I can hear their laughter.
My two oldest sisters are far out in the park, climbing the monkey bars. My other sister is just over there, spinning herself on the merry-go-round. She calls me over to join her, but I’m too scared. I’m sure I’m going to fall, since she goes too fast for my small body.
I decide to ride the swings instead. These are my favorite swings in the world, shaped like horses, with bars in the front that you pull back and forth, making yourself go higher and higher. I’m still little and I haven’t learned how to pump myself on regular swings, and with these I don’t need anybody’s help.
I love these swings. I feel like I’m flying when I ride them. I go higher, and higher, until I’m almost touching the big, fluffy, white clouds.
There are other kids around me, playing on the swings, too, but I don’t talk to them. I’m lost in my world, busy tasting my freedom while flying. There’s a sweet old lady sitting on the bench, smiling at me. Nothing new. Lots of sweet little old ladies smile at me. It’s something they do when they see little girls.
I hear the crunch of gravel and turn my head towards the parking lot. I see my mother, in her black coat and scarf, walking with Granny, all white-haired, and my father is behind them, back straight, with hair of salt and pepper. They’re walking over to the benches so they can sit and watch me and my sisters. I don’t pay them much attention, and don’t mind that I’m missing what they’re talking about. It’s probably just boring grown-up talk, anyway.
I steer my attention back to my horse. It’s a lovely yellow, with a brown mane, and as I ride it I imagine it has wings and we can fly around the world together. As I go higher, I forget the world around me, and cannot see the real world anymore, just my own, pretend world.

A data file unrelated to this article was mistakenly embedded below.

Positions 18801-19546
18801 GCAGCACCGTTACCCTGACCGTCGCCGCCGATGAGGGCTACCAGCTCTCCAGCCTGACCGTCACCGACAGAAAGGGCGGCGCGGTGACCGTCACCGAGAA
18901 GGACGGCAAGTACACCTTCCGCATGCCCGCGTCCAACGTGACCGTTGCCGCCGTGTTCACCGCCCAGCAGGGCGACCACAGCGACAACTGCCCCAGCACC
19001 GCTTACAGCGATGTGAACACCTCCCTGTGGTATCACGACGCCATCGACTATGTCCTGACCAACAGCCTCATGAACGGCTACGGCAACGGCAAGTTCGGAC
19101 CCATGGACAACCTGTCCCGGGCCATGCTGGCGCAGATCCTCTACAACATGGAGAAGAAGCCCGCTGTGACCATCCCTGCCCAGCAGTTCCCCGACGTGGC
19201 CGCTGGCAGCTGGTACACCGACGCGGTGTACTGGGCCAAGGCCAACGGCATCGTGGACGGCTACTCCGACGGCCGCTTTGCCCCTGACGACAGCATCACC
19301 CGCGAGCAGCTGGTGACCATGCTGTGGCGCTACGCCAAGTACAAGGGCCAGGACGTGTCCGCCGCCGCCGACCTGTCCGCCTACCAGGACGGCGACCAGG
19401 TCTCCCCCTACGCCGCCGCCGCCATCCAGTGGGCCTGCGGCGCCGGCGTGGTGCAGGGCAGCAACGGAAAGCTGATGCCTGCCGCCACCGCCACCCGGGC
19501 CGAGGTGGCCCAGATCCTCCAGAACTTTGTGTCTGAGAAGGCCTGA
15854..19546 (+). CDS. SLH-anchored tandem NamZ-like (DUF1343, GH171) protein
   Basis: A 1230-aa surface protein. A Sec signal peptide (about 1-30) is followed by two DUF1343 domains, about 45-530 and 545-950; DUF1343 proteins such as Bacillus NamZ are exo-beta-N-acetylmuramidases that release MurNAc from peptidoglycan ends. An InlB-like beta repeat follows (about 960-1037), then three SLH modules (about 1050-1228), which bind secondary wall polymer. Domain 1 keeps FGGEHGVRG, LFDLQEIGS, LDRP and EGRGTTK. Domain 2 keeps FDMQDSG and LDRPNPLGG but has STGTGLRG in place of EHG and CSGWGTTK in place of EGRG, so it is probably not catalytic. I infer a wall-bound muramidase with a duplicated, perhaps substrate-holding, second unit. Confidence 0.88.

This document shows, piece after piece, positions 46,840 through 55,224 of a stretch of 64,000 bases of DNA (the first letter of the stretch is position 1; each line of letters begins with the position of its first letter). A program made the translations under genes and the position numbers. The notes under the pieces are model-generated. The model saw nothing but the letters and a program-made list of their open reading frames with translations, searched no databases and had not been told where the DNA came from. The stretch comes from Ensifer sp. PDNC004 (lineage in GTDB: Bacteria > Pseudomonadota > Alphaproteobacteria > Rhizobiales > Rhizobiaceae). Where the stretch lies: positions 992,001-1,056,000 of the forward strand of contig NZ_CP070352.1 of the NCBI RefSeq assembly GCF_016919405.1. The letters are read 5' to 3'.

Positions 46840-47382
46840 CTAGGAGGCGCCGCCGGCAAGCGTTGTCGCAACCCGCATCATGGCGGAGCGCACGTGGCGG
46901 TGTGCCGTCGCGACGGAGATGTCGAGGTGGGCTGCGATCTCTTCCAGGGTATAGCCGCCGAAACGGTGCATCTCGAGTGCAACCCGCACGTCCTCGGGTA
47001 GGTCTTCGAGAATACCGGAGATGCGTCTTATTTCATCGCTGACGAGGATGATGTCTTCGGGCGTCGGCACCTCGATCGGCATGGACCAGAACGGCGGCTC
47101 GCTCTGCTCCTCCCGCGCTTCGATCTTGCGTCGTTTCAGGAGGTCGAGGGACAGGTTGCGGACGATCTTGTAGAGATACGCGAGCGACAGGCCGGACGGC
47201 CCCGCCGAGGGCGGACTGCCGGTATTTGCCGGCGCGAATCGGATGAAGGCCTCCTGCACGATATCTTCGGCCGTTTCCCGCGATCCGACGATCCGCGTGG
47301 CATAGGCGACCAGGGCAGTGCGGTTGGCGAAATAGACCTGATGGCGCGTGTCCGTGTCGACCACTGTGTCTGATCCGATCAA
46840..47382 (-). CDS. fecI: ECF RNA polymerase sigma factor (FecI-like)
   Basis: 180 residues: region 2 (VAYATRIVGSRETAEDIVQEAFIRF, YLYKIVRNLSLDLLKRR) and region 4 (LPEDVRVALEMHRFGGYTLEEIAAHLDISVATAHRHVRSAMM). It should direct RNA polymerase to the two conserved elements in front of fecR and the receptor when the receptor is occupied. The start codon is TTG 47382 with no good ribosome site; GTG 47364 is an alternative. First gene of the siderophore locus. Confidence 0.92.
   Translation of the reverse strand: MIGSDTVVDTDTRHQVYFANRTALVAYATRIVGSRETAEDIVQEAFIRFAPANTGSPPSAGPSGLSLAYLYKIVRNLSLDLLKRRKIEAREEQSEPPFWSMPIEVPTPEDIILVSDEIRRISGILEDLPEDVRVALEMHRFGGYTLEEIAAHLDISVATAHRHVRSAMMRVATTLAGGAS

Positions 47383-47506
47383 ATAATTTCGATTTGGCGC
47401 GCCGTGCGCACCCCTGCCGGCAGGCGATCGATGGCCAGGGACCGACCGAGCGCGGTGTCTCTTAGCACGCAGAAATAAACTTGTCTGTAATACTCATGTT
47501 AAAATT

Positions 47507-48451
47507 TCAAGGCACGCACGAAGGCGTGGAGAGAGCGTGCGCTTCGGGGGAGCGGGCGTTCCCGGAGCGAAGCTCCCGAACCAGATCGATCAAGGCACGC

There’s a little girl swinging next to me. And then suddenly I’m snapped back into reality.
The little girl gets off her swing and turns to me and says, “I’m going to go play on the monkey bars.”
And then she shocked me. “Mama.”
What? You mean I’m not four anymore? I look down at my horse, and for the first time notice how my knees are sticking way out in front of it. I look again at the smiling old lady, and this time I see she’s smiling because she is amused. I look over to Granny, and now I see her hunched back, and the difficulty she is having walking. And I don’t see my parents, since they are now over-seas. I don’t see my sisters either, because they’re all married with families of their own, each living in a different state.
In that instance, I could see the human life cycle hurtling forward, right before my eyes. Kids grow up. They get married, have kids of their own. Parents age.
Grandparents die. And the cycle repeats itself.
And life goes on.
A prayer flows through me, without my tongue even moving, like a silent stream over quiet rocks, “Ya Allah, give me the wisdom to treat those older than me with the compassion and respect I would want if I ever reach their age.”
Asiya lives in Virginia with her husband and twin daughters. She is an active MAS member, and enjoys homeschooling herself and her daughters.